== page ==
Following two years of crushing budget deficits and an all-consuming effort to raise taxes, here’s how good things are for Gov. Jerry Brown: His tax campaign and billions of dollars in spending cuts behind him, Brown was able this month to declare the budget fixed, and all around the Capitol people swooned. Lawmakers of both parties praised the annual spending plan Brown proposed, and reporters started asking questions about his legacy and any wisdom he might share.
A light rail line along Crenshaw Boulevard to Los Angeles International Airport – and the jobs it might deliver – are up for discussion at a meeting Thursday in South Los Angeles. The private meeting will be open to 70 local leaders who can recommend candidates for jobs. The former pastor of First AME Church, Rev. Cecil Murray, has invited transportation and public works officials along with political leaders. People behind the light rail project say they hope to consider at least 1,000 applicants for jobs that’ll pay from $35,000 to $75,000 a year.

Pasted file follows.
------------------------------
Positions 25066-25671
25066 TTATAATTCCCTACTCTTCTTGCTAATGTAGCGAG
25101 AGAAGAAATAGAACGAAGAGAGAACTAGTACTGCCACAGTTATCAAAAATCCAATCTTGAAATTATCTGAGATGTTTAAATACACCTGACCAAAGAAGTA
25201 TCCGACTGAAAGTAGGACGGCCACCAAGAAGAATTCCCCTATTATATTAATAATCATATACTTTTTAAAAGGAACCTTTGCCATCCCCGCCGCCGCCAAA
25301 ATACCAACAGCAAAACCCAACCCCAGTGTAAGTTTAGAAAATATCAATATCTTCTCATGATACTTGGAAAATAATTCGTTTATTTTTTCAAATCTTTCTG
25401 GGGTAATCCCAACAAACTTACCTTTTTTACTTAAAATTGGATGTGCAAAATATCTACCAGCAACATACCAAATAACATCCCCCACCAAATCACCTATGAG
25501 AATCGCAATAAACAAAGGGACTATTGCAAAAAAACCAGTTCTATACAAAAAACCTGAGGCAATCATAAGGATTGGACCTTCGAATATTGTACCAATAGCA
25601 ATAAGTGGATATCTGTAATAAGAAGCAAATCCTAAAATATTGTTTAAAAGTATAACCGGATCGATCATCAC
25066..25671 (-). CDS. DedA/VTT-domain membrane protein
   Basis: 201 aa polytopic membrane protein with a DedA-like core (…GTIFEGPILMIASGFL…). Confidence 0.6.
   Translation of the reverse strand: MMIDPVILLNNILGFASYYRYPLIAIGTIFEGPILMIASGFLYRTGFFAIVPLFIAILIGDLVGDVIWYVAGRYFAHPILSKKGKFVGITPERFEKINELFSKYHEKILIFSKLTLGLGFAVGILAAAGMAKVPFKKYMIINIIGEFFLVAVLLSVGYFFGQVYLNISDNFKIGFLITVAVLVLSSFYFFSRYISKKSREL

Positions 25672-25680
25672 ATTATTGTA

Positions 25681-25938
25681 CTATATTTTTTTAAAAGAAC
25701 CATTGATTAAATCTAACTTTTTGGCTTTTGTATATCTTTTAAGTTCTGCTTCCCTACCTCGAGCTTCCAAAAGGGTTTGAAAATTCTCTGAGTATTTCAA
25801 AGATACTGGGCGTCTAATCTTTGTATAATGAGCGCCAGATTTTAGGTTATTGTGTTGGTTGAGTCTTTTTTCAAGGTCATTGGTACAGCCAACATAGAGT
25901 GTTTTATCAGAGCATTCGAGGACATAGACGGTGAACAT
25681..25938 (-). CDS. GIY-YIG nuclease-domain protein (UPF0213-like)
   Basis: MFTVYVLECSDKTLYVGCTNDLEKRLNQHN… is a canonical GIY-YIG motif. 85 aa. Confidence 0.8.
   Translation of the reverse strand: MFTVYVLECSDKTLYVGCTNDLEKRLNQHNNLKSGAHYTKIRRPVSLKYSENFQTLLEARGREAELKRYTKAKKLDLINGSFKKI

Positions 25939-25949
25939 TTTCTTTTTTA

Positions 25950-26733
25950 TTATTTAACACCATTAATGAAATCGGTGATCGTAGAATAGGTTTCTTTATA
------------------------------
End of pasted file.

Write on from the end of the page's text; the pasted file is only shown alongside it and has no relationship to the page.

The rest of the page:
The latest snapshot of the U.S. working class shows that unions are in trouble, their ranks thinning amid a backlash against organized labor and a still sputtering economy. But California and a few nearby states in the Southwest are showing a vastly different picture — labor’s ranks are on an upswing. The Golden State’s union organizers signed up more than 100,000 new members last year, while the nation as a whole shed 400,000, according to data released Wednesday.
Los Angeles Unified students may be closer to stepping into classrooms of the future where much of the world’s knowledge is right at their fingertips.
In a 9-6 vote Wednesday, the School Construction Bond Citizens’ Oversight Committee approved a $50 million proposal to jump-start a program aimed at giving every student a tablet computer.